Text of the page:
Iraqis are once again facing days of power outages and queues hundreds of metres in length at petrol stations in parts of the capital, Baghdad, as well as in some of the country’s provinces.
Suffering civilians find themselves caught in a vicious circle of political finger-pointing and sabotage attacks.
The Iraqi electricity ministry has blamed the oil ministry for not providing sufficient fuel to run its generators. The oil ministry has blamed the electricity ministry for failing to provide its refineries with an uninterrupted power supply.
"Oil and gas pumping from Kirkuk fields to our northern and southern plants over the past two weeks has stopped and furthermore the decision on 4 January by Turkish power provider Kartet to stop exporting electricity to Iraq is also to blame," Aziz Sultan, electricity ministry spokesman, said.
He added that sabotage attacks by militants had hampered efforts to distribute electricity. "Three bombs over the past two weeks have targeted the power lines that connect northern provinces with each other and with Baghdad," he said.
In a statement Kartet said that it had stopped supplying electricity to Iraq because Iraq had stopped supplying it with refined fuel for its power station near the border.
The oil ministry has stated that it cannot produce fuel without power and has called on the electricity ministry to continue providing uninterrupted electricity to its oil and gas fields.
"We are doing our best," Assem Jihad, oil ministry spokesman, said. "A power outage at IT1 power plant in Kirkuk has led to a decline in the [oil and gas] production in our northern fields," Jihad said. "We cannot be blamed for this shortfall. Once there is a stable power supply we will have uninterrupted oil and gas production.”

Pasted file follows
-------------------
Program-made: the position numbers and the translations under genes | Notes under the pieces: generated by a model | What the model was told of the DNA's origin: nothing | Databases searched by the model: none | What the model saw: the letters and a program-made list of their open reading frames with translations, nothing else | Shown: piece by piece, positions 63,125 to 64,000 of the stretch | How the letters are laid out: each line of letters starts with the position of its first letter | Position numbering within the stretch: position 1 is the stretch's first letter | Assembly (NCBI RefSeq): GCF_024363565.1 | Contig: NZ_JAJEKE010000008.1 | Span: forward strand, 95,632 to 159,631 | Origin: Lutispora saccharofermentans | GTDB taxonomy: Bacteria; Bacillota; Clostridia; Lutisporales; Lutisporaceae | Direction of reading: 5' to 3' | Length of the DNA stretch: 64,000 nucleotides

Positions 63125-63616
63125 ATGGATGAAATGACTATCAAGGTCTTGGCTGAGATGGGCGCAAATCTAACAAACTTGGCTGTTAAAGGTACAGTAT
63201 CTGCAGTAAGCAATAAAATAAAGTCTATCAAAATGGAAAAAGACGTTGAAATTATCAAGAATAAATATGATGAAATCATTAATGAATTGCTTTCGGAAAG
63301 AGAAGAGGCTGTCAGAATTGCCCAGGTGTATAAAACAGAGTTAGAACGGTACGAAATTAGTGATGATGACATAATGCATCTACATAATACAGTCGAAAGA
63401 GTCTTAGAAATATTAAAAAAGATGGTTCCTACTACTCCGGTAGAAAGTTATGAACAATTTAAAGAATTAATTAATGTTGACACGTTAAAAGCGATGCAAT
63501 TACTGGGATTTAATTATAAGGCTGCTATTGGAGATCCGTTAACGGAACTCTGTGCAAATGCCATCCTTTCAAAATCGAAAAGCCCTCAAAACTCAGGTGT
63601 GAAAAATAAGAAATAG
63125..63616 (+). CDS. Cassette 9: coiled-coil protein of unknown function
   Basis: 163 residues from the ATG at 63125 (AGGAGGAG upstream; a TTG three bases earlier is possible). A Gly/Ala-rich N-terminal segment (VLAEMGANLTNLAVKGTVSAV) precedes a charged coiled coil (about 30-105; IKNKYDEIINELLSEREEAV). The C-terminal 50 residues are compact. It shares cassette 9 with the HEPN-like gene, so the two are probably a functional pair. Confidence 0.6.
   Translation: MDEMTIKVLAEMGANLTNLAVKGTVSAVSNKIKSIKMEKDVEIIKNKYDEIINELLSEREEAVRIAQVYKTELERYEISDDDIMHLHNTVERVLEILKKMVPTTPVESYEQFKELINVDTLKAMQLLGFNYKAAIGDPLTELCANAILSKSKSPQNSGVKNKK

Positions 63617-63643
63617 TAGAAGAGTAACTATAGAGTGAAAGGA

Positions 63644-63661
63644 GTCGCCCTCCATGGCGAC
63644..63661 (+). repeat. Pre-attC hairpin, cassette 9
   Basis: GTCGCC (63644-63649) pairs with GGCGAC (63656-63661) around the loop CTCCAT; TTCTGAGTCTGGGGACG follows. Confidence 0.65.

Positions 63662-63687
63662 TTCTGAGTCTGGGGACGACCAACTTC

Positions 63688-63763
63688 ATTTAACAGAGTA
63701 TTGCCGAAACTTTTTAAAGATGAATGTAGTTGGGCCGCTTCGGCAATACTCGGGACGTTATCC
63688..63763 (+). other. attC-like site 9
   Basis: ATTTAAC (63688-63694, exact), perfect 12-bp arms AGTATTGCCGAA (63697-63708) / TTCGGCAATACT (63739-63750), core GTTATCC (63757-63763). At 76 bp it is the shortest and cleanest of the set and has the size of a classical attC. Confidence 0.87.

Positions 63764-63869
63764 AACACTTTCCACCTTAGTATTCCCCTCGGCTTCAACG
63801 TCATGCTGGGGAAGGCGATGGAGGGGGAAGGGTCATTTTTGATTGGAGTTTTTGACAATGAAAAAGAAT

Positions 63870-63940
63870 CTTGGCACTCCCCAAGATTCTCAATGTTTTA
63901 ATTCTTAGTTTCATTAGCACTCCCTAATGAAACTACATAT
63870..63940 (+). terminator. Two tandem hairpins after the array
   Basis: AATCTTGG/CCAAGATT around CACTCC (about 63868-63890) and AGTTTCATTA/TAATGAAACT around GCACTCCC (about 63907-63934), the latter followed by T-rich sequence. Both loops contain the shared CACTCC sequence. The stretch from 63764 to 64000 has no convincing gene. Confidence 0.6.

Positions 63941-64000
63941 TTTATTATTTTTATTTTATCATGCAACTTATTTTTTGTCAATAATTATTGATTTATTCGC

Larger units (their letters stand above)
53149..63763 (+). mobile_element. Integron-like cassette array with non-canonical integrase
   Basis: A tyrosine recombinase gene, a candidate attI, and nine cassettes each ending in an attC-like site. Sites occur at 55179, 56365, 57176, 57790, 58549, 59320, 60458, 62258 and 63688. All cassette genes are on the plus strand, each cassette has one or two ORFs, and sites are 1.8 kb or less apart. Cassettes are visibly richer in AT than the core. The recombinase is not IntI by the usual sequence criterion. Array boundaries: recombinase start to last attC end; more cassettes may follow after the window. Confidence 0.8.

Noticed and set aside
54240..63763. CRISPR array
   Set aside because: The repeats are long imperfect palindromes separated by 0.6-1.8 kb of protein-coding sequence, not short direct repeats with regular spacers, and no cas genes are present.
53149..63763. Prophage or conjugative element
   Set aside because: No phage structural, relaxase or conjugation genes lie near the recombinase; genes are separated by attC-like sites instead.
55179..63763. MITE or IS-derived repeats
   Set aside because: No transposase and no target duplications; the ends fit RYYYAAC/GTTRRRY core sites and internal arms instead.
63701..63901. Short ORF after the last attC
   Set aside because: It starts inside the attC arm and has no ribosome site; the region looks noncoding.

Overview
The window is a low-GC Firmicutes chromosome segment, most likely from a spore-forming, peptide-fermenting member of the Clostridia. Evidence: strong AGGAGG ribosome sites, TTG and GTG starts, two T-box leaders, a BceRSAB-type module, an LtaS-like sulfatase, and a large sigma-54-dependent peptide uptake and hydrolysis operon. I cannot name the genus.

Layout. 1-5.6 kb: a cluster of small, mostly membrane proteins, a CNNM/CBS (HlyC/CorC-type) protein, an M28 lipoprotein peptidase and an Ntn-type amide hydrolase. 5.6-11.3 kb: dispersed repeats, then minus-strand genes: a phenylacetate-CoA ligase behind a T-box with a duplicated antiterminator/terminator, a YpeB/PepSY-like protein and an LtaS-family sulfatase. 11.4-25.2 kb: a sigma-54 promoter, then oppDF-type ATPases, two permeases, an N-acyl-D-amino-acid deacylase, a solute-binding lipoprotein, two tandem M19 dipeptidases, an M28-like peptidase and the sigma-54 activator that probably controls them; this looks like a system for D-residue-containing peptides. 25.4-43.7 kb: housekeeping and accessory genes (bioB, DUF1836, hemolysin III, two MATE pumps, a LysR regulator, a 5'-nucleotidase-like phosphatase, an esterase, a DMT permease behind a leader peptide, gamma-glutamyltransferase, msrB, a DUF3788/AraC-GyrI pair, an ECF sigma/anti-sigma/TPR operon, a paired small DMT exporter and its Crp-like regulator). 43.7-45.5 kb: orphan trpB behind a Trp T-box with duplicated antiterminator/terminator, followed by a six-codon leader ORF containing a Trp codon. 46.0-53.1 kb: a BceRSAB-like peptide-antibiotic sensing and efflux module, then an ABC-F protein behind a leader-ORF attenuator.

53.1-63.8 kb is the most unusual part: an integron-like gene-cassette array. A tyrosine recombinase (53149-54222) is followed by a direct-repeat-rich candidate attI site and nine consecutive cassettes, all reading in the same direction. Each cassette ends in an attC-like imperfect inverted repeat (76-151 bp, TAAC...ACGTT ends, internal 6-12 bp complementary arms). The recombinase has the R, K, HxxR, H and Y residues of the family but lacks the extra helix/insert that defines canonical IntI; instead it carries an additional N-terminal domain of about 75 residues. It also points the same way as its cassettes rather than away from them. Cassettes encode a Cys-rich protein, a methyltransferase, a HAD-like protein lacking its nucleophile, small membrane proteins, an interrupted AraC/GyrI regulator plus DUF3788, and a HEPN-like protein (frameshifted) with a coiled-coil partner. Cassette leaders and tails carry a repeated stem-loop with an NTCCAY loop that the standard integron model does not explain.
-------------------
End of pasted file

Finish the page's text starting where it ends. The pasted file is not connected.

|Generators are still the main source of power in Iraqi homes|
Impact on Baghdad
Officials in Baghdad said that ministries, particularly the Ministry of Health, had about a month’s supply of fuel in reserve for such situations and could supply their respective institutions with electricity from an "emergency line".
Dr Ahmed Nasser Yassin of al-Yarmouk hospital, one of Baghdad's most renowned hospitals, told IRIN the hospital was still running normally and so far had not been affected by this latest power shortfall.
"Everything is going normally and smoothly in the hospital… We have our own big generators and fuel supplies, which will be sufficient for nearly a month, and we also have cooking gas. However, if this situation persists for longer we will be badly affected," he said.
Exceptionally cold winter
Pressure on the country's fragile power grid and demands on fuel products have been increased by an exceptionally cold winter. Recent Baghdad temperatures have hit a low of -4 degrees Celsius.
"We have not had electricity for a week now and it took me about four hours to buy fuel for my car. Meanwhile, our kerosene for heaters is running out,” said Jaafar Dhia Ali, 44, who lives in east Baghdad.
"There are 20 of us living in this house as I'm hosting my two displaced brothers' families. We three are all government employees [on low salaries] and can't afford to buy from the black market," Ali, a father-of-six, added.
Little kerosene is available on the state-run market at the subsidised price of US$0.14 a litre but on the black market it sells for more than US$1 a litre.
"We need at least 10 litres a day to stay warm which means that we need to pay US$300 a month for fuel," Ali said.